Why Italy’s newly proposed budget is the right step forward

EPA-EFE/RICCARDO ANTIMIANI

Giuseppe Tria, Italy's Minister of Economy, during the press conference after the meeting with Mario Centeno, President of Eurogroup, at the Ministry of Economy in Rome, November 9, 2018.

Why Italy’s newly proposed budget is the right step forward


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New Europe’s Federico Grandesso spoke exclusively with Massimo Bitonci, Italy’s Under Secretary for Economy and Finance, who underlined the positives of the Italian budget plan that was recently rejected by the European Commission, and also discussed some weaknesses that could help get the Italian budget “recipe”.

NE: Undersecretary, your financial plan will be going to ECOFIN (the Economic and Financial Affairs Council)  after being rejected by the European Commission. What is your message to the Eurozone members?

This law is pushing for development and investments, while also having an important social meaning; it is morally important to support poor families through a “citizenship wage”. This is going to be a useful measure, and absolutely not a tool to encourage indolence and laziness in society.

Another important part of this law is the early retirement initiative and the reform of the pension law,  where there will be 400,000 new jobs, 160,000 in the public sector alone. This means a major renewal, with fresh working forces at all levels, including among civil servants and those with high management responsibilities.

There will be an important turnover among the police, which will have a considerable impact on our security. And last but not least, we pushed for a series of measure to unblock €85 billion in investments and a strategy to pacify the difficult relations between citizens and the fiscal authorities. The initiative we introduced – we call it  “fiscal peace” – is not an amnesty, but a new more balanced methodology given to a citizen who wants to close all its outstanding bills on fiscal matters.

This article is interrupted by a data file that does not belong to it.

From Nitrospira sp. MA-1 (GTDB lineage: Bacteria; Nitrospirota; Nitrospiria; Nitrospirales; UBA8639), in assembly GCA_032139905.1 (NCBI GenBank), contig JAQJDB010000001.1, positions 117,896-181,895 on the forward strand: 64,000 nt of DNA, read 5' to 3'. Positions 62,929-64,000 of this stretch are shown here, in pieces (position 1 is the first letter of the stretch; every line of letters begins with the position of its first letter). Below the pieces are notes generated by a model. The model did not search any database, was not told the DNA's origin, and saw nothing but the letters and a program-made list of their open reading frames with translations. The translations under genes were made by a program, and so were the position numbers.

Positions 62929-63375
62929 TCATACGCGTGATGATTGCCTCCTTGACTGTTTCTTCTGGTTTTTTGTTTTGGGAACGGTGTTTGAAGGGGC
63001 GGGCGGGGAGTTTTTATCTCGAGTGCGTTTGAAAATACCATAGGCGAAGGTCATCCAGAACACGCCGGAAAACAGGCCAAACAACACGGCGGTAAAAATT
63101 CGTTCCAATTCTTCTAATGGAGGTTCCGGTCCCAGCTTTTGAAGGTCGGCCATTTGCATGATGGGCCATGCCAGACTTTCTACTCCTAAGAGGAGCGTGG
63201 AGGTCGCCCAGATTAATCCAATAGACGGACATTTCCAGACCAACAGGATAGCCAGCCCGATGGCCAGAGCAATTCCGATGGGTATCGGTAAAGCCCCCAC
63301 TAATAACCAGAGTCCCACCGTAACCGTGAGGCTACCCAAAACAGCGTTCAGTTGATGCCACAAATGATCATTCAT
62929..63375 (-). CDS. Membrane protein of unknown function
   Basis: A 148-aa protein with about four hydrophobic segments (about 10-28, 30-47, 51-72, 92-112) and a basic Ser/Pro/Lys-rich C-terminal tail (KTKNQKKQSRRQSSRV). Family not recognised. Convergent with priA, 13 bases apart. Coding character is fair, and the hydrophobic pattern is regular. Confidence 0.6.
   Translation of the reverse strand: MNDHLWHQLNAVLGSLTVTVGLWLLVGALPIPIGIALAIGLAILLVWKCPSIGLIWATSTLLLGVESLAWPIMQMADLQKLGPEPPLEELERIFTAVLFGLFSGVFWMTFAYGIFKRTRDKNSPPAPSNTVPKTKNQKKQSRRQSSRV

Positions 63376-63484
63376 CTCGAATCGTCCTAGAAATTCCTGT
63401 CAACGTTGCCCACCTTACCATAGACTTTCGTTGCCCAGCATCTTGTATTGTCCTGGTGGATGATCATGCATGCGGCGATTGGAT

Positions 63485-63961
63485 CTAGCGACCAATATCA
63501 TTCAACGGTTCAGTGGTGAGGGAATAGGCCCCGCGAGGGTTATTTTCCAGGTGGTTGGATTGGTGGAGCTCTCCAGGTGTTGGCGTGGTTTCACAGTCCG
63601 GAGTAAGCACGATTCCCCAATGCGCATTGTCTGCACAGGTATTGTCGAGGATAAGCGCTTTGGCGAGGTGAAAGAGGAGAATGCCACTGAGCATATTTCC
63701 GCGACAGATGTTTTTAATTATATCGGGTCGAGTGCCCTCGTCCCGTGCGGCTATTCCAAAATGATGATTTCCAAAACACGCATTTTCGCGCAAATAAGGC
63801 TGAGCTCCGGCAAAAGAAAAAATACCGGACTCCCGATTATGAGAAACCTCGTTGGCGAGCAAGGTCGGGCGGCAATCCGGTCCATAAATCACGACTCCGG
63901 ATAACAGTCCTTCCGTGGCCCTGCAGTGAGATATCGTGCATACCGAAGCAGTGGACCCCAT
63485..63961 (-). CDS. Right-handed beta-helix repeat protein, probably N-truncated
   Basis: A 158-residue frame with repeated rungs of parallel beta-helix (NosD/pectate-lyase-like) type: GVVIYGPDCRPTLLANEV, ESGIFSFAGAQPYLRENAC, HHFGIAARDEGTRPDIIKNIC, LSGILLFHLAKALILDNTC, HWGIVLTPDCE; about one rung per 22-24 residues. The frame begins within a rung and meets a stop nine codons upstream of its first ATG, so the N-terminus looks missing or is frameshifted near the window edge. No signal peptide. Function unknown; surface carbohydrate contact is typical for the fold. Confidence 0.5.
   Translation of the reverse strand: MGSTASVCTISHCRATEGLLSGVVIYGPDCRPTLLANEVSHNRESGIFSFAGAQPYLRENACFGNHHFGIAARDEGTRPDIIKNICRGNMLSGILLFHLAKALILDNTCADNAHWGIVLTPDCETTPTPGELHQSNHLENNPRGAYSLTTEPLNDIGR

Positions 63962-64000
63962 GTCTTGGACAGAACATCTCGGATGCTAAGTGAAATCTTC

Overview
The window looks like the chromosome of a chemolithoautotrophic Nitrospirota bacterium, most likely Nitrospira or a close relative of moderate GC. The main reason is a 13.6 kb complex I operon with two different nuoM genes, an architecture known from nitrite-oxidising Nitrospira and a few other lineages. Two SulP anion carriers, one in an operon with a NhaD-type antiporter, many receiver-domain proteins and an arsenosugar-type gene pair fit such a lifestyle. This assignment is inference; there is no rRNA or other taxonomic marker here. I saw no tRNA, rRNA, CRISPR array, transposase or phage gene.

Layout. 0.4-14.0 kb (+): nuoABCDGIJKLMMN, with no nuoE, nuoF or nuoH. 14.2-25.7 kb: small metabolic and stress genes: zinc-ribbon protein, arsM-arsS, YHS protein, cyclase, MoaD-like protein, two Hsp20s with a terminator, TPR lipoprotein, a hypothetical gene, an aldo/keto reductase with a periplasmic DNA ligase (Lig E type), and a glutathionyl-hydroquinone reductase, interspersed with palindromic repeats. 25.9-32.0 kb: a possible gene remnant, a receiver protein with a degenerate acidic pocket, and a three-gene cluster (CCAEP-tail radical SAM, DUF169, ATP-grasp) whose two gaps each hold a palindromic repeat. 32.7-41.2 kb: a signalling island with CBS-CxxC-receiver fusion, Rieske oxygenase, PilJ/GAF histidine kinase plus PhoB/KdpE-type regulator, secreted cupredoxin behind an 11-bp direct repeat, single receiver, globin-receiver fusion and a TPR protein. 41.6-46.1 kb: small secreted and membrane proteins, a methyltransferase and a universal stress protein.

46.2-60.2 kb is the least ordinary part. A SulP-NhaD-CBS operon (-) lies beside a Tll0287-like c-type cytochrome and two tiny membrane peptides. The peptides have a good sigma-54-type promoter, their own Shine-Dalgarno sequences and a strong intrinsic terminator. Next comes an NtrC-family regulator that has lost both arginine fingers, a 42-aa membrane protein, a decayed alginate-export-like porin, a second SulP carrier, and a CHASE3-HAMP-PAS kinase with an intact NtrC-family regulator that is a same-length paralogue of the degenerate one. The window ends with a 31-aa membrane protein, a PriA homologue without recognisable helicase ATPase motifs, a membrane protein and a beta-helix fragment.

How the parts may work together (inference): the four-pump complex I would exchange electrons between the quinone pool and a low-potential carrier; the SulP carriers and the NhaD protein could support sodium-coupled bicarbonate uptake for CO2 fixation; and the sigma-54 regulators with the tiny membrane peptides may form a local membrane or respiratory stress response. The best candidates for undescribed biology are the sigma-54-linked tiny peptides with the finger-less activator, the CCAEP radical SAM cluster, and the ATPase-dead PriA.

The list of measures is long, we have planned for a series of initiatives that tackle the entrepreneurial crisis in Italy which help companies who are in debt to creditors. The only tax we introduced is the one for the money transfer businesses. There is a need for better control of these money transactions that are made by non-EU citizens because we noticed some illegal transactions in the past.

If there are forecasts of growth and GDP reduction, as underlined at EU level and by the ISTAT ( Italian National Statistics Institute), the idea of pushing for a “non-expansionary” financial plan. according to us, is a big mistake.

NE: Are there other parts of this law that the EU should approve?

The revamp of the investment chapter is very important to show how this government is trying to push the dialogue on investments and with companies who have a stake held by public actors like Ferrovie dello Stato (the Italian rail network) and ANAS (Italy highway and motorway manager). We decided to use some of our resources to block VAT growth to the tune of €12.5 billion. I think Brussels should have evaluated this initiative as a net positive because siginificant VAT growth would have hit certain very fragile sectors of the economy and consumers.